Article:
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ABSTRACT: This report describes one in a series of National Institute of Health (NIH) supported conferences aimed at enhancing the ability of leaders of psychiatry residency training to teach research literacy and produce both clinician-scholars and physician-scientists in their home programs. Most psychiatry training directors would not consider themselves research scholars or even well-schooled in evidence based practice. Yet they are the front line educators to prepare tomorrow's psychiatrists to keep up with, critically evaluate, and in some cases actually participate in the discovery of new and emerging psychiatric knowledge. This annual conference is meant to help psychiatry training directors become more enthusiastic, knowledgeable and pedagogically prepared to create research-friendly environments at their home institutions, so that more trainees will, in turn, become research literate, practice evidence-based psychiatry, and enter research fellowships and careers. The overall design of each year's meeting is a series of plenary sessions introducing participants to new information pertaining to the core theme of that year's meeting, integrated with highly interactive small group teaching sessions designed to consolidate knowledge and provide pragmatic teaching tools appropriate for residents at various levels of training. The theme of each meeting, selected to be a compelling and contemporary clinical problem, serves as a vehicle to capture training directors' attention while teaching relevant brain science, research literacy and effective pedagogy. This report describes the content and assessment of the 2011 annual pre-meeting, "Evidence-based Approaches to Suicide Risk Assessment and Prevention: Insights from the Neurosciences and Behavioral Sciences for use in Psychiatry Residency Training."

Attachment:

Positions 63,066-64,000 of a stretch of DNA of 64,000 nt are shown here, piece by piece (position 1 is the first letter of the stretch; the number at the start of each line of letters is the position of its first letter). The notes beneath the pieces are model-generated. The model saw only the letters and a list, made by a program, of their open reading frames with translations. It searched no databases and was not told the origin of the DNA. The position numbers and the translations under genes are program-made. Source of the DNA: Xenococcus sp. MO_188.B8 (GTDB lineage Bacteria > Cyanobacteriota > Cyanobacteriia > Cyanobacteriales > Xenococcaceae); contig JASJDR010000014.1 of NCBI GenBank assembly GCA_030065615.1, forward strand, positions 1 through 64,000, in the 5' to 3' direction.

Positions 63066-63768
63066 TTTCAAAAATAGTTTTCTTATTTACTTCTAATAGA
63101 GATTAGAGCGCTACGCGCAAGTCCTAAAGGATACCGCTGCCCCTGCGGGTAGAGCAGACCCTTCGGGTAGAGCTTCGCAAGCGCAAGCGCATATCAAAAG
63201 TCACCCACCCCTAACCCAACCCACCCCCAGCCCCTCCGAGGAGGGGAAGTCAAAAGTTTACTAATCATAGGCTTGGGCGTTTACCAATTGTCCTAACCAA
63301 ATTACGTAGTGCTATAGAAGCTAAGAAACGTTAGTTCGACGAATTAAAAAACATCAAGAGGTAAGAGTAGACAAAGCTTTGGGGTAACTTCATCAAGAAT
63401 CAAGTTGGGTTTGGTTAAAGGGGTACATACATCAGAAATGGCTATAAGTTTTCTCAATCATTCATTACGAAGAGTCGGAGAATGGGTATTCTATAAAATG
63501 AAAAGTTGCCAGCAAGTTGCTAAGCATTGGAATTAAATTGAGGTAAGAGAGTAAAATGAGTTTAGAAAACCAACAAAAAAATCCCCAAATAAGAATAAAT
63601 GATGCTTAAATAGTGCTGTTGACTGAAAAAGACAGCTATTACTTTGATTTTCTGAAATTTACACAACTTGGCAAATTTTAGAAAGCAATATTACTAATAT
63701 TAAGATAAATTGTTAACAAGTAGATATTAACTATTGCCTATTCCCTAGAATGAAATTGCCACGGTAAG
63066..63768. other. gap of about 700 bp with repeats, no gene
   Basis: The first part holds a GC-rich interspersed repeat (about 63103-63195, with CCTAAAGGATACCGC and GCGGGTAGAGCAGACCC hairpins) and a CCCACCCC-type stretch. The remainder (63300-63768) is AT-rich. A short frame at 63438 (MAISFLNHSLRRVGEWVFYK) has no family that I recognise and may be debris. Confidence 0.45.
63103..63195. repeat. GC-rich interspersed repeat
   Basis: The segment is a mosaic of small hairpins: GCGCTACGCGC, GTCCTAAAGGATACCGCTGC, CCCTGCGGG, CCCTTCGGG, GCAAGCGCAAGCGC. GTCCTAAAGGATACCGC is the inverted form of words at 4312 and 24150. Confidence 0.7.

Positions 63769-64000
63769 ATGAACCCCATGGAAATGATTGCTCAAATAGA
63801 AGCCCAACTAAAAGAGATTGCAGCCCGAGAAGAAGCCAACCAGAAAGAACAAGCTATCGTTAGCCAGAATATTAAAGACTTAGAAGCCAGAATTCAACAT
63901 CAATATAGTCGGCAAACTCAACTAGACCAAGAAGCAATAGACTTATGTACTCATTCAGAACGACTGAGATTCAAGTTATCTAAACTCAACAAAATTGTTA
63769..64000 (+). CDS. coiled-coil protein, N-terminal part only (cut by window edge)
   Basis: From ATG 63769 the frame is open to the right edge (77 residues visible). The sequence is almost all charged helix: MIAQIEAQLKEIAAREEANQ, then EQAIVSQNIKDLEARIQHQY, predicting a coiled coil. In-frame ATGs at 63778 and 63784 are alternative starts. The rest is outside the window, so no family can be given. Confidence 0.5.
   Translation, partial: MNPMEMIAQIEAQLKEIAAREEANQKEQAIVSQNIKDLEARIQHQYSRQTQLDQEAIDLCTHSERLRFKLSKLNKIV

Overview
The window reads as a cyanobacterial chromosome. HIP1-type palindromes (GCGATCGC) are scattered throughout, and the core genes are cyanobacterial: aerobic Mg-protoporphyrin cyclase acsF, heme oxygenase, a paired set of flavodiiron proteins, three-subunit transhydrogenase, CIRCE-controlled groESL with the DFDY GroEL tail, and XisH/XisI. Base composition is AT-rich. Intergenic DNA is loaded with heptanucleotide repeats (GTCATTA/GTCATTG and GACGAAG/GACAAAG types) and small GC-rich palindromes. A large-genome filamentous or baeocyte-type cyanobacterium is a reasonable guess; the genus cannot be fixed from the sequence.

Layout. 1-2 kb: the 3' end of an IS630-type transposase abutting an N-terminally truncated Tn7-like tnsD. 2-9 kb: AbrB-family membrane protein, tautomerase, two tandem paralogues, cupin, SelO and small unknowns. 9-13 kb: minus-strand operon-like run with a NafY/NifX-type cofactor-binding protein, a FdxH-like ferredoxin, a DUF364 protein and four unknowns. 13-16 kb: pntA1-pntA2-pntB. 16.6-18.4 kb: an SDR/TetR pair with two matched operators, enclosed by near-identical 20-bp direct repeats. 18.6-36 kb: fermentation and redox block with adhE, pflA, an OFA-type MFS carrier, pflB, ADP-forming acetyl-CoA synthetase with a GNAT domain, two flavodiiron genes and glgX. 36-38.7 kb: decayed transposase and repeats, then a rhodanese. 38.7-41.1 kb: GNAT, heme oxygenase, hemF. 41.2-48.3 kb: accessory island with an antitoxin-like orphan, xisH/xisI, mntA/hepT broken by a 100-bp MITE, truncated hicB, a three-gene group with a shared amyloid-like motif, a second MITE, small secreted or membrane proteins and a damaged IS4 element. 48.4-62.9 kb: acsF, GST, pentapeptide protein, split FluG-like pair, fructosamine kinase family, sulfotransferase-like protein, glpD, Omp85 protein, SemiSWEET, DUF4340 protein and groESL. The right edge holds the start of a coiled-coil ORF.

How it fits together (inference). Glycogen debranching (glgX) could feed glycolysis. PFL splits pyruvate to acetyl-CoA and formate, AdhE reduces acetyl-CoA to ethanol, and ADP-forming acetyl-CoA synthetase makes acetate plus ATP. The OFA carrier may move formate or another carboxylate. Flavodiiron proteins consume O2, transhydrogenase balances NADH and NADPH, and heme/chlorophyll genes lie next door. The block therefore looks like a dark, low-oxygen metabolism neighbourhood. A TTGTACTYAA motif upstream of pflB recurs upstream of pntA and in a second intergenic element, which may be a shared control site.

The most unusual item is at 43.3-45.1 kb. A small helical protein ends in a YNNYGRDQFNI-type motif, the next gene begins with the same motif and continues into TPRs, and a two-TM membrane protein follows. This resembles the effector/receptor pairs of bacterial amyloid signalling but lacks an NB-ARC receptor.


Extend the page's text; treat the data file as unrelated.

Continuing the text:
Available from: Jorge Lopez-Castroman
- "De los pacientes con depresión, un 11% había recibido un tratamiento antidepresivo sufi ciente. Kessing et al 28 (2005) llevaron a cabo un estudio de cohorte observacional en el que examinaron todos los casos de prescripción de litio y de suicidios registrados en Dinamarca durante un período de 5 años. Un total de 13.186 personas de edad ≥ 18 años adquirieron litio al menos en una ocasión durante el período de estudio. "
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ABSTRACT: Bipolar disorder is associated with high risk for suicidal behavior. Lack of adherence to treatment is one factor that may be partly responsible for this common complication. We searched MEDLINE with the combination of the key words “compliance” or “adherence” with “suicide” and “bipolar”, limited to English language papers published between 1990 and July 2008.We evaluate the existent literature studying the influence of treatment adherence on suicidality among these patients. Our findings show a limited number of studies addressing this issue, mostly conducted with patients enrolled in lithium clinics. Results suggest an association between non-adherence and an increased risk of suicidal behavior among bipolar patients. Whether non-adherence leads to increase risk of suicidality due to specific properties of interventions such as lithium treatment or simply is secondary to mood stabilization is still an open question.